To a creationist, it appears His God not only designed processes and components of life, but He even designed them in such a way to show that natural processes are incapable of replacing Him. When atheistic evolutionists claim that science has shown that there is a natural explanation for everything and that God is no longer needed, it appears to the creationist that the atheist speaks as a fool. No, the tools of science do not legitimately teach away from God’s existence and power, they reveal it, albeit indirectly. Any efforts to present natural processes as an alternative to His creative efforts consistently lead to dead ends, contradictions, and unreasonable assumptions and conclusions. Their failures are on a truly grandiose scale. The tools of science clearly lead us to understand the appearance of life as the handiwork of a living, intelligent Creator God, One who is not bound by natural law and has the power to work outside of it. Praise Him for His wisdom. Thank Him that He has given us the intellectual capacity to be able to see His greatness in what He has done and appreciate Him in it.

The illustration of Metabolic Pathways by Evans Love was retrieved from on November 12, 2016.

License is per Creative Commons as discussed on the Wikipedia page.

fully functioning cell. The Creator God worked outside of the normal laws of physics and chemistry to do this.

         The materialistic evolutionist faces formidable difficulties in an effort to account for a like this solely by unguided, natural processes. Wherever he looks, he finds problems. For instance, a pathway is like a course in a relay race. The individual proteins making up the pathways are like the individual runners in the race. In a race, a baton needs to be passed from runner to runner without being dropped until the finish line is reached. Otherwise, the entire team is disqualified.  In a metabolic pathway, the chemical that needs to be transformed is called a substrate. As a substrate passes from protein to protein, it Is gradually changed until it appears in the desired target form.  Natural selection has nothing to work with until everything works and is part of a living, reproducing organism, because natural selection only selects among organisms that are already alive. It is has nothing to work with to develop a  metabolic pathway for a still non-living, non replicating group of chemicals, such as those that would represent a nonfunctioning pathway. It is amazing how they try to talk around this issue in an effort to avoid dealing with its seriousness.

         The diagram shows multiple series of pathways that are all interconnected. The proteins are represented by the words in light blue letters which end in “–ase.”  Notice how many proteins there are. Most of the proteins shown on the chart are required for a cell to survive; in general if any of them are missing due to a mutation or some other kind of birth defect, the cell using the pathway cannot survive and dies. As a comment, this is the chart for a human being. Plants and bacteria have different charts. However, each pathway is particularly suited to the needs of the organism it is associated with. An evolutionist might be tempted to use the variation in pathways between different kinds of organisms as evidence of evolution. He needs to be careful here. If production of a pathway truly is beyond the capability of natural processes to form, then the differences between kinds of organisms become a testimony of their separate creation, not of of evolution.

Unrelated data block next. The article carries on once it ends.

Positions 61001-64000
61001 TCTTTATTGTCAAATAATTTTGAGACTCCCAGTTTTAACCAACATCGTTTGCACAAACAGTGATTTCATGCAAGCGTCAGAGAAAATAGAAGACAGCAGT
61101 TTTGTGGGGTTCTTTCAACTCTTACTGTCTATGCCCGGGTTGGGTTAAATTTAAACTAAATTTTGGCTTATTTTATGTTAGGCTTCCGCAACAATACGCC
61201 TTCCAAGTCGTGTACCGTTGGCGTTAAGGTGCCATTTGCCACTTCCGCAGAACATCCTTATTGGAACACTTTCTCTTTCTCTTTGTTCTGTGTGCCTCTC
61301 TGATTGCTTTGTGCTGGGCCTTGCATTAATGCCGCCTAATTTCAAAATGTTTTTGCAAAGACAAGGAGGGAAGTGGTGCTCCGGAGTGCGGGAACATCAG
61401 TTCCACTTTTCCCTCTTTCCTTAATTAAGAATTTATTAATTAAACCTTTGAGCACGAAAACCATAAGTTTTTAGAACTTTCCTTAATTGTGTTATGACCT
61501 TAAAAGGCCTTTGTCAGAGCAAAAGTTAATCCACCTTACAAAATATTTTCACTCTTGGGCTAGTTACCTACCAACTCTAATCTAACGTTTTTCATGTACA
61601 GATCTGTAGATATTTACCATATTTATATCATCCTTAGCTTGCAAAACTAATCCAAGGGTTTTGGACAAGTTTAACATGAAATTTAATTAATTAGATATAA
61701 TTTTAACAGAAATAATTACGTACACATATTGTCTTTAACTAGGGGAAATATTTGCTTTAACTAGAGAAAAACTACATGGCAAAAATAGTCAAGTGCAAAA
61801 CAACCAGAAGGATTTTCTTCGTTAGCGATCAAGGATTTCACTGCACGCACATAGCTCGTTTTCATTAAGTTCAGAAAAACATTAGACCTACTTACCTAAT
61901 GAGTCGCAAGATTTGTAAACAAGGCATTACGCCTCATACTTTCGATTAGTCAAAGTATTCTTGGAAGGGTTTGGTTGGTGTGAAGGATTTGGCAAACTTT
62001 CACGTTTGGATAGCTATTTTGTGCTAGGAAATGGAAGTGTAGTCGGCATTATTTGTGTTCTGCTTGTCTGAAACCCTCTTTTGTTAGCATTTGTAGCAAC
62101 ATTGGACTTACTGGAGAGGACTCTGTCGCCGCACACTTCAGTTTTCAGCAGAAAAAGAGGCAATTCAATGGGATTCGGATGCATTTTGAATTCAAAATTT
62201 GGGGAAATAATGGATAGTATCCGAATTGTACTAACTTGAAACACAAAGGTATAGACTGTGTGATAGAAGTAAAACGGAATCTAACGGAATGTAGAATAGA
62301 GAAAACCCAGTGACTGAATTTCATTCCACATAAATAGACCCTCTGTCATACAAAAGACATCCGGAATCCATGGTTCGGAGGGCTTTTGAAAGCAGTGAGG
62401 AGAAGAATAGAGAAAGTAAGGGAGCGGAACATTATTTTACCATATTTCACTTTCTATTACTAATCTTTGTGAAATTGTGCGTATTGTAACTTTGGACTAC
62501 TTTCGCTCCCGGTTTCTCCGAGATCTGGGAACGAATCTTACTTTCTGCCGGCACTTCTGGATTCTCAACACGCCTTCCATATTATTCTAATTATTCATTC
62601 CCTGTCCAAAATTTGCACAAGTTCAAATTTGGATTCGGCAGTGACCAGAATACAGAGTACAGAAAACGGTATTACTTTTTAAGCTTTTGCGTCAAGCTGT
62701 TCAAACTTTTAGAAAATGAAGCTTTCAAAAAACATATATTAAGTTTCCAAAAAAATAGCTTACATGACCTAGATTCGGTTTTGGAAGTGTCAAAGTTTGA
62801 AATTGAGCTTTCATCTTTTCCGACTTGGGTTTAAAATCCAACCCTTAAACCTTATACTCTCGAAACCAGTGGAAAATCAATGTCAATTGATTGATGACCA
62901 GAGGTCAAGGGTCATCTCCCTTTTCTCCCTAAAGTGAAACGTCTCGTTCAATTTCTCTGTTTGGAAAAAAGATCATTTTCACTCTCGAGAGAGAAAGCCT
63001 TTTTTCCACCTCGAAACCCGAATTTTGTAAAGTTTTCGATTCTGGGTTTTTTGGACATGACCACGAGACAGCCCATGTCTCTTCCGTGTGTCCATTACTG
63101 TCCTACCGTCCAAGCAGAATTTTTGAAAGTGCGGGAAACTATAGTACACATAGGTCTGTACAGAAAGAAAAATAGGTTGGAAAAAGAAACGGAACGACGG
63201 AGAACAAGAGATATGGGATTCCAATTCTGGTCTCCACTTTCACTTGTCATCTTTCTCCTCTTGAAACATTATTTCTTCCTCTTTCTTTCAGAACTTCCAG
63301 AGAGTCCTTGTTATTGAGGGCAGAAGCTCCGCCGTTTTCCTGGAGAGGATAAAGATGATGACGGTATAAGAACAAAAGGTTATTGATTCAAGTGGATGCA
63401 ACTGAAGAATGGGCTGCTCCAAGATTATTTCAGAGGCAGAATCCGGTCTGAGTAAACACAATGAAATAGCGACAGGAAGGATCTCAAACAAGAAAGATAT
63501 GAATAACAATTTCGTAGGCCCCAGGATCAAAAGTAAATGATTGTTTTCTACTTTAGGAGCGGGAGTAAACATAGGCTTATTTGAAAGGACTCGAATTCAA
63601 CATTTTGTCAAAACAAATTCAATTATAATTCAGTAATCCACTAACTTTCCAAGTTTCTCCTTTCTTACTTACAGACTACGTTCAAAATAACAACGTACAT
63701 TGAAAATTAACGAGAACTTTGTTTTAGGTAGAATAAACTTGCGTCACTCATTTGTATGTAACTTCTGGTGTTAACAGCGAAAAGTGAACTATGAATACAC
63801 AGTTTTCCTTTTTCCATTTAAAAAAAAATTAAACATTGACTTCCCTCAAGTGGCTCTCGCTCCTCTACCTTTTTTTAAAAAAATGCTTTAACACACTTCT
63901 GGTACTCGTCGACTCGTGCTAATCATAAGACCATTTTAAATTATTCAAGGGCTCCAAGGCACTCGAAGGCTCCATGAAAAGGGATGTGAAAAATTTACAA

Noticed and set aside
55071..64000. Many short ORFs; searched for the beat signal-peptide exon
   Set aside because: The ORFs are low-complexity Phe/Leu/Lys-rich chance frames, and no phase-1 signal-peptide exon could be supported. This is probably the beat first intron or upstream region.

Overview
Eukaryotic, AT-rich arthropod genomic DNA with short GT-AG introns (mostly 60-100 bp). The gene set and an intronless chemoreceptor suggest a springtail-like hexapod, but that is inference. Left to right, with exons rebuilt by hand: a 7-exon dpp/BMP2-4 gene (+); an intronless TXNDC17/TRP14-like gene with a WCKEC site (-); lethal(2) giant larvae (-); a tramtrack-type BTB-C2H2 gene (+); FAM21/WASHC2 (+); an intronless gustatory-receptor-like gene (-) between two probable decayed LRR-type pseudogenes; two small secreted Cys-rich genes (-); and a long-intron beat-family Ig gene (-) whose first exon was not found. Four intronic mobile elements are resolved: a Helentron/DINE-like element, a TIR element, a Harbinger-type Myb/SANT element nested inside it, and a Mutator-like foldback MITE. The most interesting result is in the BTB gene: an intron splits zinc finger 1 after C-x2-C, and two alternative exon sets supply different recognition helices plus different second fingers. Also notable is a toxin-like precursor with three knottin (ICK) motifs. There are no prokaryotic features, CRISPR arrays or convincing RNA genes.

There are two issues of concern to the evolutionist. The first is that realistically, all or at least a large number of the proteins shown here need to make their first appearance as part of an already working cell. Missing any one of them kills the cell. Natural selection only knows that the cell is not alive and potential improvement to bring it closer to life cannot be selected for. Either the complete metabolic pathway works properly or it doesn’t. Natural selection is powerless to create the proteins for the various steps along a metabolic pathway which does not yet exist. It only selects among differences between already living and reproducing organisms. So, how did all of the interconnected pathways on this diagram appear? Ponder this as you look over the diagram.

       The next issue concerns the high complexity of the proteins. If proteins were simple molecules, such that a needed one would typically randomly appear every few days or so, then a group of them might occasionally appear in working form through chance, given enough time. However, that is not the case here. Most proteins are so complicated that a single instance of them would not be likely to appear anywhere in the universe in a Googol years, as we shall see. To get a large number of them to appear at the same molecular location at the instant in time they are needed will simply not happen on a regular basis required to implement the pathway. Yet, this is what science teaches us would need to happen for a natural, unguided, materialistic origin of life to take place.

          So, how can a diagram of this complexity form out of nothing when none of the individual components should have ever appeared anywhere in the universe even once? How can evolutionists be so blind as to be unable to see something so powerful in its implications and so obvious as to its truth? This will be looked at again, later, when we show how the hypothetical self-replicating molecule offers no help in resolving these kinds of problems.